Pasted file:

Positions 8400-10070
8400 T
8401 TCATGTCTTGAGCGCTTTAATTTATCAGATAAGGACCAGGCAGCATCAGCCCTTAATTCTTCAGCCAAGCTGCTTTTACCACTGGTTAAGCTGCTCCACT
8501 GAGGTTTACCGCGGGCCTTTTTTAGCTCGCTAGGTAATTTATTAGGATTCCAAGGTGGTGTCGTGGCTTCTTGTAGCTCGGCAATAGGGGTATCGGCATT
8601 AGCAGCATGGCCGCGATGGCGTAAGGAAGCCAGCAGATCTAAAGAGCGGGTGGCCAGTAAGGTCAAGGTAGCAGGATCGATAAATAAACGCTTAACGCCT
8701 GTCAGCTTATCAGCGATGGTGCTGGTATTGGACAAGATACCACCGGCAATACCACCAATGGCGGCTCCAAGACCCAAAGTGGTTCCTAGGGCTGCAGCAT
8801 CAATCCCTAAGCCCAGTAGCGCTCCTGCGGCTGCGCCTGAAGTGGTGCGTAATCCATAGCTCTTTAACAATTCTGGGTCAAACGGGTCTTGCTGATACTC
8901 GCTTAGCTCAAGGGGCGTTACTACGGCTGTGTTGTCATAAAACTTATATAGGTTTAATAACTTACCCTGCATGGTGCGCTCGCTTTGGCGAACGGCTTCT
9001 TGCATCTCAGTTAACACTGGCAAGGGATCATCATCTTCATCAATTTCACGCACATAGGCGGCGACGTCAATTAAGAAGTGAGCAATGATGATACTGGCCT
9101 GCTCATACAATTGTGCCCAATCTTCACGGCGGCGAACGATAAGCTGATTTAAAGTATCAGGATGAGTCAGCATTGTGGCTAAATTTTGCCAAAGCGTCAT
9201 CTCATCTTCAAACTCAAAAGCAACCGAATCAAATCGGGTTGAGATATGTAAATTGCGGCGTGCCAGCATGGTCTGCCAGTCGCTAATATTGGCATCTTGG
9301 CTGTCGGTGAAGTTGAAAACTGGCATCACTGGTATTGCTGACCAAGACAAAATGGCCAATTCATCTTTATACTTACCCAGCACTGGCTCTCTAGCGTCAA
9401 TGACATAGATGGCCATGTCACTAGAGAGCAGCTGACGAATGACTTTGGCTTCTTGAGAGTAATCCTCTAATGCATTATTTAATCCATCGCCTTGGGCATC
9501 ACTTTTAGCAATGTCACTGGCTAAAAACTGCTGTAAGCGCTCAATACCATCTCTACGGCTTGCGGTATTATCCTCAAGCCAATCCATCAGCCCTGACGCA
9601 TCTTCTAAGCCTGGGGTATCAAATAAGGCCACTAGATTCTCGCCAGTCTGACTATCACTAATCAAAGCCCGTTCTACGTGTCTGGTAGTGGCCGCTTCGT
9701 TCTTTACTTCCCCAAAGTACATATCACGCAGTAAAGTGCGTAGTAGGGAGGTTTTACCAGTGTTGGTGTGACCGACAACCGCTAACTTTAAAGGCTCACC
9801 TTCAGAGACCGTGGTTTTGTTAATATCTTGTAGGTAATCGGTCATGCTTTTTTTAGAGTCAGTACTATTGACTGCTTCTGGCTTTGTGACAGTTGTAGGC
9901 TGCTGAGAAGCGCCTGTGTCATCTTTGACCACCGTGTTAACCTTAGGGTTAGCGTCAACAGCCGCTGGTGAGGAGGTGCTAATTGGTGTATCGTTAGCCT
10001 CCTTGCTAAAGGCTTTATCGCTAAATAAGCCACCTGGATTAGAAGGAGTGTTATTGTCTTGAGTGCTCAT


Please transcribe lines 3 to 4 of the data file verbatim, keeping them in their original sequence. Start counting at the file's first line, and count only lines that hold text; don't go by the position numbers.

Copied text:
8401 TCATGTCTTGAGCGCTTTAATTTATCAGATAAGGACCAGGCAGCATCAGCCCTTAATTCTTCAGCCAAGCTGCTTTTACCACTGGTTAAGCTGCTCCACT
8501 GAGGTTTACCGCGGGCCTTTTTTAGCTCGCTAGGTAATTTATTAGGATTCCAAGGTGGTGTCGTGGCTTCTTGTAGCTCGGCAATAGGGGTATCGGCATT